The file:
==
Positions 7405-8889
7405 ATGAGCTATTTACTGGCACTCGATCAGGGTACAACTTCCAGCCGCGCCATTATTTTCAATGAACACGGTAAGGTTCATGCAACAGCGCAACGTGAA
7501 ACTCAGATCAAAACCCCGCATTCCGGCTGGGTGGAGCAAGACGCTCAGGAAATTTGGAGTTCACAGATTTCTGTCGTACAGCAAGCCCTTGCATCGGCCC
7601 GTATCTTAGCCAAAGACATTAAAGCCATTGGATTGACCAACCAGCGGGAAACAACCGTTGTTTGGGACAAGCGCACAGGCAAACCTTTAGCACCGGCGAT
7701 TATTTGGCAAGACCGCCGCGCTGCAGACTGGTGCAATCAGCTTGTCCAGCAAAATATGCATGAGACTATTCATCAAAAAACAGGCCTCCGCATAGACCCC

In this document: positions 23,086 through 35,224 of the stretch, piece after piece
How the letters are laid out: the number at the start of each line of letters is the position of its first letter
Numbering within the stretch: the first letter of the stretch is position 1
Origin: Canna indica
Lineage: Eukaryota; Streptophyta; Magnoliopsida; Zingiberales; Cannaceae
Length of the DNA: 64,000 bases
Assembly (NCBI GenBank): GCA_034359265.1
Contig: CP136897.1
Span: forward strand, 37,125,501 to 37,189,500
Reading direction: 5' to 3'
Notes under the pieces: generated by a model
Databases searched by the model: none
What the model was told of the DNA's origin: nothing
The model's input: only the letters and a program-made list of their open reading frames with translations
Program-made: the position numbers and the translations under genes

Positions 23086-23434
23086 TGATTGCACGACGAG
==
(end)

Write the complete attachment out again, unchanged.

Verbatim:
Positions 7405-8889
7405 ATGAGCTATTTACTGGCACTCGATCAGGGTACAACTTCCAGCCGCGCCATTATTTTCAATGAACACGGTAAGGTTCATGCAACAGCGCAACGTGAA
7501 ACTCAGATCAAAACCCCGCATTCCGGCTGGGTGGAGCAAGACGCTCAGGAAATTTGGAGTTCACAGATTTCTGTCGTACAGCAAGCCCTTGCATCGGCCC
7601 GTATCTTAGCCAAAGACATTAAAGCCATTGGATTGACCAACCAGCGGGAAACAACCGTTGTTTGGGACAAGCGCACAGGCAAACCTTTAGCACCGGCGAT
7701 TATTTGGCAAGACCGCCGCGCTGCAGACTGGTGCAATCAGCTTGTCCAGCAAAATATGCATGAGACTATTCATCAAAAAACAGGCCTCCGCATAGACCCC

In this document: positions 23,086 through 35,224 of the stretch, piece after piece
How the letters are laid out: the number at the start of each line of letters is the position of its first letter
Numbering within the stretch: the first letter of the stretch is position 1
Origin: Canna indica
Lineage: Eukaryota; Streptophyta; Magnoliopsida; Zingiberales; Cannaceae
Length of the DNA: 64,000 bases
Assembly (NCBI GenBank): GCA_034359265.1
Contig: CP136897.1
Span: forward strand, 37,125,501 to 37,189,500
Reading direction: 5' to 3'
Notes under the pieces: generated by a model
Databases searched by the model: none
What the model was told of the DNA's origin: nothing
The model's input: only the letters and a program-made list of their open reading frames with translations
Program-made: the position numbers and the translations under genes

Positions 23086-23434
23086 TGATTGCACGACGAG